- Practice. Linux already supports IPv6 in a number of places in the stack. Start building up a lab environment and play with the protocols and applications common in your environment.
- What if? What if the boss were to come to you tomorrow and say…. Now is the time to start thinking about what it would take to move your organization to IPv6. What would your address plan look like? Where do you have equipment issues? Software issues? What sort of gateways do you need? Infrastructure issues? None of these questions require money to answer, or if they do, now is the time to start figuring out how to answer them in a cost effective manner.
Today’s business case roadblocks are tomorrow’s business case drivers. A good IT person is always looking one step ahead. Businesses, especially those that are publicly traded, rarely look more than 18 months down the road, and as we know, for some projects, 18 months is barely enough time to get the project plan written. The more leg work you can do in advance, the more prepared you will be when they come to you and ask Is it done yet? How else can you keep your reputation as a miracle worker?
More Information: O’Reilly and Cisco have a number of articles, posts and white papers about planning and moving to IPv6 on their respective sites. If you have a good link, please post a comment so others can share.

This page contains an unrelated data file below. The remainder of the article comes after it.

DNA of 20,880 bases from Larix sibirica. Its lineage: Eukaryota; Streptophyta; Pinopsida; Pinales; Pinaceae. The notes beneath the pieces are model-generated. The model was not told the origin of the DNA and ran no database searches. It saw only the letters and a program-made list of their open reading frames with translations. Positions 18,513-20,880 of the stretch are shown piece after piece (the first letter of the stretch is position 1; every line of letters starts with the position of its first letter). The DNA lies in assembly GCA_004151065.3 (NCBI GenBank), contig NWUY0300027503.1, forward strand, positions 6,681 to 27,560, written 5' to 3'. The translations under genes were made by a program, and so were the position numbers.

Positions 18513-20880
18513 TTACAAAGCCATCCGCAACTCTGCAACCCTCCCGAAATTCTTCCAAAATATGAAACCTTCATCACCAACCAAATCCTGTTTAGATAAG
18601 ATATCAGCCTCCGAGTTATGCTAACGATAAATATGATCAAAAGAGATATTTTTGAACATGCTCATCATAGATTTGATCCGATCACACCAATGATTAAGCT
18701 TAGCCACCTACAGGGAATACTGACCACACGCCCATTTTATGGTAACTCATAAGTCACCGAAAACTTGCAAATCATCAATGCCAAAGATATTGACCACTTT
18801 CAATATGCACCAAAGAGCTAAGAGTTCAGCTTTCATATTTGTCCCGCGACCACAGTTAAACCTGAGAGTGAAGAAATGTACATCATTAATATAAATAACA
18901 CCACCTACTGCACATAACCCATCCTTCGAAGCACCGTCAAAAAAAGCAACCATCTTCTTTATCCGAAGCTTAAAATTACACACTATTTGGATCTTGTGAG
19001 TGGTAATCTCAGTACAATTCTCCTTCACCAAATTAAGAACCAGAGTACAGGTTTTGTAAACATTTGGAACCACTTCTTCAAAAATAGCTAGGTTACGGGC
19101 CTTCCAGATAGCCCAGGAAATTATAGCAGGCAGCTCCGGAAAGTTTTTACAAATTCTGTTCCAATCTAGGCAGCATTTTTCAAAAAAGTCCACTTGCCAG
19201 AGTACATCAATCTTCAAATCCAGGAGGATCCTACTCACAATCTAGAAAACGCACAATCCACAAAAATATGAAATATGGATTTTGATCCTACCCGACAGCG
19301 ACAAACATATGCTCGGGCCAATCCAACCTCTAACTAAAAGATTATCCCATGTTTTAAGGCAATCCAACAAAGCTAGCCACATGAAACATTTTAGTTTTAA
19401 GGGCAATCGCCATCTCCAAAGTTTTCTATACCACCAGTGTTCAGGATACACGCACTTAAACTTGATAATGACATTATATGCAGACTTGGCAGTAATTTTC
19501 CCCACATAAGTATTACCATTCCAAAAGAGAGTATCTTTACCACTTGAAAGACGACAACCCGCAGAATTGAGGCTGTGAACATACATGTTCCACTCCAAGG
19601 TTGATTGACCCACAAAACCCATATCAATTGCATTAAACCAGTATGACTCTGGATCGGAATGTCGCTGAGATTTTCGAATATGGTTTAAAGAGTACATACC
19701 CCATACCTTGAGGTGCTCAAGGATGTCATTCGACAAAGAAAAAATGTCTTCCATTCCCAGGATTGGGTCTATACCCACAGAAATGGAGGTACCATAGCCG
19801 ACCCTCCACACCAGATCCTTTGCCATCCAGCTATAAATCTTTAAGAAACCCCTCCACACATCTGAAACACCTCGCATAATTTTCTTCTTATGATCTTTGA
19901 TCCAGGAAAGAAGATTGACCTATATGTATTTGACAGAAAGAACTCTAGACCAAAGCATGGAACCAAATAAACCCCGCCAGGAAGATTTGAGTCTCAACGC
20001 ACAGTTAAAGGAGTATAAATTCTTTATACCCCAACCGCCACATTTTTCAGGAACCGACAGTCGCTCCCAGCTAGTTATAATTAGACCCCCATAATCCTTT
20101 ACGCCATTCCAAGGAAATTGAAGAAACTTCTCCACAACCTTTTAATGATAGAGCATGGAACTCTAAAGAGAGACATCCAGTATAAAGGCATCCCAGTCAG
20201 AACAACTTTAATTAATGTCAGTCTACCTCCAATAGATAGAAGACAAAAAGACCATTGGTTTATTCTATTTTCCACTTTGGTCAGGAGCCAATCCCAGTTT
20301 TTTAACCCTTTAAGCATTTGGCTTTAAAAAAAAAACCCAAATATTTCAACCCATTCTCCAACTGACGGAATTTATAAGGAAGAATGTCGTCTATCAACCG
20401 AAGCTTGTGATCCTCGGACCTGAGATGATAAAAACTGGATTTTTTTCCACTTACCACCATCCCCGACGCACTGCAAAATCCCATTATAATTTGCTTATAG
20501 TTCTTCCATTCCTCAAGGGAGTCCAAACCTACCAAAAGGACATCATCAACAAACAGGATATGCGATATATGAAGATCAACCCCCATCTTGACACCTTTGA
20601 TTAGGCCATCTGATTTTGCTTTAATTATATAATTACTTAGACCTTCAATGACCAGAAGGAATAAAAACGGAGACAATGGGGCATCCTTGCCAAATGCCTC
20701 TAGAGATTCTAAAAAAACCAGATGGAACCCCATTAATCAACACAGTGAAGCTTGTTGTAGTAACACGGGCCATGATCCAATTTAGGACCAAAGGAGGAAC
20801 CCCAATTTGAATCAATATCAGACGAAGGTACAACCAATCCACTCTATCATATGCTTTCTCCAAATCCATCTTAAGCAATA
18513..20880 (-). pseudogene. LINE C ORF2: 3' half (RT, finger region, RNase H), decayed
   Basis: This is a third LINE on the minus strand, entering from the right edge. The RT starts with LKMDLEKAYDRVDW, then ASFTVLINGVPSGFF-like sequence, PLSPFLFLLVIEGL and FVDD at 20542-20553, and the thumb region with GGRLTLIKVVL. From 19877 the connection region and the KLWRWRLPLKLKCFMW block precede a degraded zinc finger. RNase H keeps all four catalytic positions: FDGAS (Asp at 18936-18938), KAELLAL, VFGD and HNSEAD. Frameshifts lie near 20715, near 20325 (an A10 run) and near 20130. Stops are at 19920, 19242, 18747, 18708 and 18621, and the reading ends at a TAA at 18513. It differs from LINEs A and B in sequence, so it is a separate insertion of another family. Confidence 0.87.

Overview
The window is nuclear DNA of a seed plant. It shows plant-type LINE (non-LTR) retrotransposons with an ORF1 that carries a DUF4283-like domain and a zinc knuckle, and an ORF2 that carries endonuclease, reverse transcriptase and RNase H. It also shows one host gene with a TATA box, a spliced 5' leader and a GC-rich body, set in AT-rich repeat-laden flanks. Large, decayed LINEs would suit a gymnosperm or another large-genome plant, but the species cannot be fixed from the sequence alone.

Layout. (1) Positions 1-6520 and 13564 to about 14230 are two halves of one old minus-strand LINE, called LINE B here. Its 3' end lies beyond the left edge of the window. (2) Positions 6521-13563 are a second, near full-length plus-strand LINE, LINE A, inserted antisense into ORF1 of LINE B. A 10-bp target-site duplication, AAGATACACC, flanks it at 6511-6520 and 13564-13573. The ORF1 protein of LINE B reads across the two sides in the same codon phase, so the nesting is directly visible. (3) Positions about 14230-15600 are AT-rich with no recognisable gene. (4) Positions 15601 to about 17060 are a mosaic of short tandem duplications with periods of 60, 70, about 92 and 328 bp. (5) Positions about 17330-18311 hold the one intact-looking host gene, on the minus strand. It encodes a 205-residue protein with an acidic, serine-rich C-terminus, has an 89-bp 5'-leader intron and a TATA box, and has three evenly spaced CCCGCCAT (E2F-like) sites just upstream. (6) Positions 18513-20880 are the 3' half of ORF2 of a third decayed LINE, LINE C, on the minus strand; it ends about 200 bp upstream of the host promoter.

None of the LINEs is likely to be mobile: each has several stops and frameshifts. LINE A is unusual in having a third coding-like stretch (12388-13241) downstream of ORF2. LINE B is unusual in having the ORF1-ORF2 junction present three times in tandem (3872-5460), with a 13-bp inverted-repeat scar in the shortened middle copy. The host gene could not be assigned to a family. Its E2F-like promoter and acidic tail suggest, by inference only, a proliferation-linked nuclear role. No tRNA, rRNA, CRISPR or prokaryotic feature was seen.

Practical Task Scheduling Deployment
July 20, 2016 12:00 pm CDT
One of the best things about the UNIX environment (aside from being stable and efficient) is the vast array of software tools available to help you do your job. Traditionally, a UNIX tool does only one thing, but does that one thing very well. For example, grep is very easy to use and can search vast amounts of data quickly. The find tool can find a particular file or files based on all kinds of criteria. It's pretty easy to string these tools together to build even more powerful tools, such as a tool that finds all of the .log files in the /home directory and searches each one for a particular entry. This erector-set mentality allows UNIX system administrators to seem to always have the right tool for the job.